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  • HyperScribe Poly (A) Tailing Kit australia Chlorogenic acid

    2024-04-15

    Chlorogenic HyperScribe Poly (A) Tailing Kit australia (7), an abundant polyphenol found in coffee and the human diet, has various biological activities including antioxidant and anticancer effects [54]. Jiang et al. reported that compound 7 had a selective cytotoxic activity on human oral tumor cells (HSG, HSC-2) as compared with normal cells (HGF) [55]. This compound induced apoptosis of oral tumor cells characterized by DNA fragmentation and activation of caspase activity. The authors suggested that the proapoptotic effect of 7 is probably caused by a H2O2-mediated oxidation reaction [55]. In another study, chlorogenic acid inhibited the viability of human colon cancer (HCT116 and HT29) cells by inducing the intracellular ROS production, S-phase arrest and extracellular signal-related kinase (ERK) inactivation [56]. Recently, Yan et al. reported that chlorogenic acid inhibited the growth of hepatocellular carcinoma (HepG2) cells in vitro and the progression of HepG2 xenograft in vivo[57]. These effects were probably associated with the inactivation of ERK and the imbalance of matrix metalloproteinases (MMPs) and tissue inhibitors of metalloproteinases (TIMPs) in HepG2 cells and in the extracellular matrix [57]. Piceatannol (8) was reported as having dual effects of chemoprevention and cancer inhibition [58]. Lee et al. showed that 8 at 10μM induced G1 phase arrest in androgen-insensitive DU145 prostate cancer cells via an inhibition of cyclin-dependent kinase (CDK) activity [59]. The effective concentration of 8 in this study was significantly lower than that previously reported by Wolter et al.[60] [S phase accumulation in Caco-2 colon cancer cells treated with (8) at 100μM]. In breast cancer cells, 8 had no effect on cell viability up to 10μM, but it efficiently reduced serum-induced cell invasion in a concentration-dependent manner (2, 5, 10μM) [61]. Recently, Zhang et al. showed that 8 inhibited HCT116 and HT29 colorectal cancer cell proliferation in a concentration- and time-dependent manner [62], through increased apoptosis secondary to increased miR-129 expression and decreased Bcl-2 expression, a target of miR-129 [62]. Regarding natural compounds, they have pleiotropic effects beyond arginase inhibition which could also be involved in their anticancer activities. As presented above (Fig. 1), the high level of ROS damages macromolecules, cells and tissues, and this is an initial event for carcinogenesis promotion. ROS could be formed by uncoupled NOS secondary to increased arginase activity. Natural polyphenols are well-known for their proper antioxidant property [63], which could reduce oxidative stress and participate in cancer prevention. Although many studies have demonstrated the cytotoxic effect of these compounds against various types of cancer, it is striking that their anticancer effect has never been systematically related to their inhibitory activity on arginase so far. Therefore, it would be interesting in future studies to determine whether their anticancer effect might be related to their arginase inhibitory effect.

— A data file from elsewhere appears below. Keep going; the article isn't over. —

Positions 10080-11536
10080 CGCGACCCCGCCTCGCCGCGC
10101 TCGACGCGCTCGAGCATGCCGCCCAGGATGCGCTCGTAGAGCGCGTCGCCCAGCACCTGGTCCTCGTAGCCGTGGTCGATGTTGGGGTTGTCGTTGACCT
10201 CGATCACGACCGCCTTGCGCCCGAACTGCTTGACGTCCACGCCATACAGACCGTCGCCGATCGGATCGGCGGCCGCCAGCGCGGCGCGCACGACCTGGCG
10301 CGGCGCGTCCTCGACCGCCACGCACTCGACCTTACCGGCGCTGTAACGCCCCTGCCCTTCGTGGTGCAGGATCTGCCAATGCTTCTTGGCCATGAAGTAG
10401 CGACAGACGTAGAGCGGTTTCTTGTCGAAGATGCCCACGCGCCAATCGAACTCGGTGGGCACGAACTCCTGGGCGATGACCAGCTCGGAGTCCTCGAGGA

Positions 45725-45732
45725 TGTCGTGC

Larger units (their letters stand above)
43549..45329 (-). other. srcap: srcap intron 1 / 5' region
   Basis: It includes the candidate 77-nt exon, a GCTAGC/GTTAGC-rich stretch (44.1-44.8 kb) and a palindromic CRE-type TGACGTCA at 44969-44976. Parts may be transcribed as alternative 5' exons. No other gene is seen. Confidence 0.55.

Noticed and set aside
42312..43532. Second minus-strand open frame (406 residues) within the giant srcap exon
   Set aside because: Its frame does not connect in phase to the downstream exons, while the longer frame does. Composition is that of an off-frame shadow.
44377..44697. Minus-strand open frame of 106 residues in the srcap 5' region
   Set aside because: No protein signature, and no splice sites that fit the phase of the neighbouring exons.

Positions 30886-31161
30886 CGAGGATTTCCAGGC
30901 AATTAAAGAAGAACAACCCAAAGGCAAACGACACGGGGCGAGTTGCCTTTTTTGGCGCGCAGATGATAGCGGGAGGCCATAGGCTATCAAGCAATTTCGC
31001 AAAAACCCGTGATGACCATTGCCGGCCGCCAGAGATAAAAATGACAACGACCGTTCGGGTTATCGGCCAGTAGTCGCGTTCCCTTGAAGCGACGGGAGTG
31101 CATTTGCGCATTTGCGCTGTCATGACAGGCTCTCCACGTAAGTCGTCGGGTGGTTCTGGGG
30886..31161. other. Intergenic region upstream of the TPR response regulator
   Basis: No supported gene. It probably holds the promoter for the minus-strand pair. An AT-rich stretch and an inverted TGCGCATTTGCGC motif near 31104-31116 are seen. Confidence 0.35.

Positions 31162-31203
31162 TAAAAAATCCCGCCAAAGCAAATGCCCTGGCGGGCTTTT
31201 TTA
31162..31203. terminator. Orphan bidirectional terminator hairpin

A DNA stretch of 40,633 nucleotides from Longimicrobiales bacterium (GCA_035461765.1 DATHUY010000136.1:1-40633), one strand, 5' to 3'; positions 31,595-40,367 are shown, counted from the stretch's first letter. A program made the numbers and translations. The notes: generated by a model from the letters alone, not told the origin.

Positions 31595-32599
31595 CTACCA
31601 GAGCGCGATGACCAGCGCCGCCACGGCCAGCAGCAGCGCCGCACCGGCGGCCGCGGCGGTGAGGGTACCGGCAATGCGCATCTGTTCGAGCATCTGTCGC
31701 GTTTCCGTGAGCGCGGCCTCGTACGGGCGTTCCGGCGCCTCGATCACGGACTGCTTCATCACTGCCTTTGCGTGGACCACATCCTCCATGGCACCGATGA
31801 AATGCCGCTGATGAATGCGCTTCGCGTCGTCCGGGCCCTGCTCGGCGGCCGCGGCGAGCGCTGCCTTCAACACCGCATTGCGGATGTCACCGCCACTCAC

Concluding remarks and future perspectives Struggling against cancer and resistance of cancer means there is a need for new drugs that are more potent, tumor-specific and less toxic. Research over the past decades has unearthed arginase as a promising target for treatment of various cancers. Indeed, arginase regulates different biological pathways including polyamine synthesis, NO production and immune responses. With growing knowledge on structures and functions of arginase, the research of new arginase inhibitors has been accelerated. Among potent synthetic inhibitors, several candidates have been reported for their good anticancer effects, which were directly attributed to arginase inhibition. Besides, natural products with varied structures inhibited the activity of arginase, and some of them also showed their antitumor capacities but, unfortunately, the causal link between these two effects has never been studied. Until now, no arginase inhibitor has been approved as a drug for cancer treatment. However, one candidate [CB-1158 (10)] has gained approval for Phase I clinical trials in patients with solid tumors. Therefore, research of new potent arginase inhibitors is very hopeful for the development of novel anticancer agents, for which a rational strategy including in vitro, in silico and in vivo approaches should be used to effectively figure out a new lead compound.